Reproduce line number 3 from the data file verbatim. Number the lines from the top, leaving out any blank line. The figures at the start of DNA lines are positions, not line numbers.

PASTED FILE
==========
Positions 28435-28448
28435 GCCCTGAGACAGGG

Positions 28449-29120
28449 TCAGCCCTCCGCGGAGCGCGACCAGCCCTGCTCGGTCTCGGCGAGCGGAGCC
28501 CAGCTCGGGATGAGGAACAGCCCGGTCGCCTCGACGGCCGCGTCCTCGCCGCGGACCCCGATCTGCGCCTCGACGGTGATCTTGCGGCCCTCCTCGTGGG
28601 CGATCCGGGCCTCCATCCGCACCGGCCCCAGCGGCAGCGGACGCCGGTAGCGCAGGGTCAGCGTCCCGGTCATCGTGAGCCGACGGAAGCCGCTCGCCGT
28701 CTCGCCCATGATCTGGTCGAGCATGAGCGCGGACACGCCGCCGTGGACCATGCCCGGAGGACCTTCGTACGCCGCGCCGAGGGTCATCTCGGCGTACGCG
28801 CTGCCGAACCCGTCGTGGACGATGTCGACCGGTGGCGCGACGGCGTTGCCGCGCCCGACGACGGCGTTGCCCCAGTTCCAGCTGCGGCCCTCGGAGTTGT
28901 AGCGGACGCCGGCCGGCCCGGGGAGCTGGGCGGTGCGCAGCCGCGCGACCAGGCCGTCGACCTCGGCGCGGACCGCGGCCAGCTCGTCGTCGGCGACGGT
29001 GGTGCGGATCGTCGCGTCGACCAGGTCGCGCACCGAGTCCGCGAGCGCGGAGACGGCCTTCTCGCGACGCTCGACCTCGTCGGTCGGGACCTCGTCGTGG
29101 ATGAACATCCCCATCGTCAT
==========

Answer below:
Positions 28449-29120